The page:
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PETER LINDBERG IS A PROPAGUE OF BEAUTY WITHOUT RETAIN
The legendary photographer of the fashion industry was born on November 23, 1944 in the Polish city of Leszno. Soon after the child was born, the family moved to western…

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USING THE TEXTURE AS AN OBJECT SHOOTING

USING THE TEXTURE AS AN OBJECT SHOOTING
Use texture as a subject
Although it may seem that the use of texture in photography is a fairly simple compositional technique, nevertheless, sometimes there are certain difficulties in its development. Illumination, shadows and colors work differently in landscapes or portraits, rather than in photographs that contain many textures or patterns. But as soon as you begin to find textures in everyday life, they will significantly improve your images (or even become their main subject). Every aspect of the texture becomes an important part of the composition, therefore it is necessary to take into account all the details, from color to pattern and even depth.

Finding the texture in everyday compositions

Before you go looking for the world, take a look at a recent collection of your own photos. Can you notice any specific textures on them? You may have photographed sand on the beach or a peeling wall in an abandoned house. Everything around has its own texture, be it a sheet or someone’s hair – although some, of course, are visually more interesting than others.

Because of this, the search for amusing textures is the most difficult part. Think of the natural texture of rust or flaky paint or oil stain. The more you start to remember the texture, exploring the world around you, the more you will find it. Take, for example, a photograph of an abandoned house wall. Will the wall of YOUR home be just as interesting? The thing is that the picture makes a dynamic composition mold and peeling paint.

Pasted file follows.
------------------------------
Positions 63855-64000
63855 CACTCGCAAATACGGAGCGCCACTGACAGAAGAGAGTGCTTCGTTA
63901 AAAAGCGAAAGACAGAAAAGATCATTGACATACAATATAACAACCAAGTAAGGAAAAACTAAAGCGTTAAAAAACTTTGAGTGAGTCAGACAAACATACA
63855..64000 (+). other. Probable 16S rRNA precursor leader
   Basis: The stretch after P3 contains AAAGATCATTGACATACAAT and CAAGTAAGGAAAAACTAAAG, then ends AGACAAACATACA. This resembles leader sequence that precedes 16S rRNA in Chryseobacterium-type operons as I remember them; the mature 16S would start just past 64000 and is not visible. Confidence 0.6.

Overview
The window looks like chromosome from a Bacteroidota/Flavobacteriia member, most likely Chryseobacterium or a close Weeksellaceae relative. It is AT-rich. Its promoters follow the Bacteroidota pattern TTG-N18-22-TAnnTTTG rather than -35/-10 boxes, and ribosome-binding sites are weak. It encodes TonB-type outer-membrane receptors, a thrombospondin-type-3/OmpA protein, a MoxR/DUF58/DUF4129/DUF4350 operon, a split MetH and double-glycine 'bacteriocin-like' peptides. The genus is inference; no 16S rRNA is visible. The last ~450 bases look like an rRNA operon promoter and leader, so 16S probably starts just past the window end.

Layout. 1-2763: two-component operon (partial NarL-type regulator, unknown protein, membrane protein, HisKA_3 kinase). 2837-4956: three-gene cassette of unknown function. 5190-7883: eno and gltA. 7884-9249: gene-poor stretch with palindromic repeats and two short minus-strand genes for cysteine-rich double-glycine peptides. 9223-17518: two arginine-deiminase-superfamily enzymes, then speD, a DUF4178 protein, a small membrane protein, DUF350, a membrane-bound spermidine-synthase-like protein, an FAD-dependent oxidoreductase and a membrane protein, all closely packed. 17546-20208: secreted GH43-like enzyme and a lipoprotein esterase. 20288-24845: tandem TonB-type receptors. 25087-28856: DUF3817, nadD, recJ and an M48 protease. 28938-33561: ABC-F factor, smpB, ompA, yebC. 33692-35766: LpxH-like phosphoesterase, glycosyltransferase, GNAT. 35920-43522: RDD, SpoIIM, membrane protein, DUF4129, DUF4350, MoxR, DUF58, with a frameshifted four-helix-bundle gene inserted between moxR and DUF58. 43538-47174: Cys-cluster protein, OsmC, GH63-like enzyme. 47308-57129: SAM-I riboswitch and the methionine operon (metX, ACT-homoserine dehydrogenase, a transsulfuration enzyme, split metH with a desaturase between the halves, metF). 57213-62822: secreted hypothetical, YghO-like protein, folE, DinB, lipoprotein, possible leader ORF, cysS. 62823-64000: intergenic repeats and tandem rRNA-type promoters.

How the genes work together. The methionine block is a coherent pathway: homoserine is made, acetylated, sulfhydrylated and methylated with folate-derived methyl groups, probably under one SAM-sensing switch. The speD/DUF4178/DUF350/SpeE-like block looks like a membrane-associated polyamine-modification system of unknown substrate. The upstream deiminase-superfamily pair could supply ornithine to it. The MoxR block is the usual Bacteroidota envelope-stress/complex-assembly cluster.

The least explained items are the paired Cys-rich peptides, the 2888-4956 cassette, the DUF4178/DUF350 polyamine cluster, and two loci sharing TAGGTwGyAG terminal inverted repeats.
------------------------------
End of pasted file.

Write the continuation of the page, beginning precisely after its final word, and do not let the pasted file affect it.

Texture creation

If you can’t find an interesting texture for yourself in the surrounding, why not create your own? Going to the task creatively, you can mix food dyes, oil, paint, dirt, sand – everything that you can think of! This way you get complete creative control over the end result. Experiment with several different environments until you find a combination that works.

The combination of oil, water and food coloring can be a good start. By mixing different quantities of these three substances, you can create beautiful abstract images of an object that is constantly changing, such as in the photo below.

Shadows

When focusing on texture in a composition, it is important to focus on both the light and the shadows inside the texture. Without shadows, it will most likely look flat and uninteresting. The contrast created by the difference in lighted areas and shadows makes the image more voluminous and realistic.

As an example, consider the following image. You can say that the light comes from the photographer and that this is probably natural light, while creating a contrast of light and shade that truly enlivens the image; it seems that you could literally reach out and touch this texture.

Although shadows and contrast are extremely important for texture images, it is also important to make sure that the lighting is not too sharp. Too strong a contrast can make some parts of the image overexposed, and others, on the contrary, underexposed; while some photographers seek to do this, it is important to understand when it makes the image more aesthetically appealing and when not.

Angle and depth of field

Textures do not always need to shoot straight. Stand on a ladder or lie down on the ground; You never know what the texture will look like from a completely different angle!

Looking at an abstract photograph of the geyser above, it may be difficult to pinpoint exactly what you are looking at. As soon as you recognize the object, you will realize that the photo was taken from a bird’s eye view, and the combination of colors and textures creates an incredibly attractive image. The photographer decided to include many different textures, which made the composition more interesting.

Shooting a texture with a smaller depth of field can also be a good solution for creating an abstract image. The photo below focuses solely on the jaggedness of the leaf. Using a shallow depth of field, the photographer made the image much more abstract and interesting than if the object were easily recognizable.

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